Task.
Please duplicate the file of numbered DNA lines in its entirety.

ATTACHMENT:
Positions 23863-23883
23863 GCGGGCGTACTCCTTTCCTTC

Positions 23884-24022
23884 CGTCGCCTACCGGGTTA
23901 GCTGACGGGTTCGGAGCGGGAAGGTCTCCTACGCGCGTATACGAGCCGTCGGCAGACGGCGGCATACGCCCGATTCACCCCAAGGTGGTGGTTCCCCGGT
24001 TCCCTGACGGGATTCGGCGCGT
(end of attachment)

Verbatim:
Positions 23863-23883
23863 GCGGGCGTACTCCTTTCCTTC

Positions 23884-24022
23884 CGTCGCCTACCGGGTTA
23901 GCTGACGGGTTCGGAGCGGGAAGGTCTCCTACGCGCGTATACGAGCCGTCGGCAGACGGCGGCATACGCCCGATTCACCCCAAGGTGGTGGTTCCCCGGT
24001 TCCCTGACGGGATTCGGCGCGT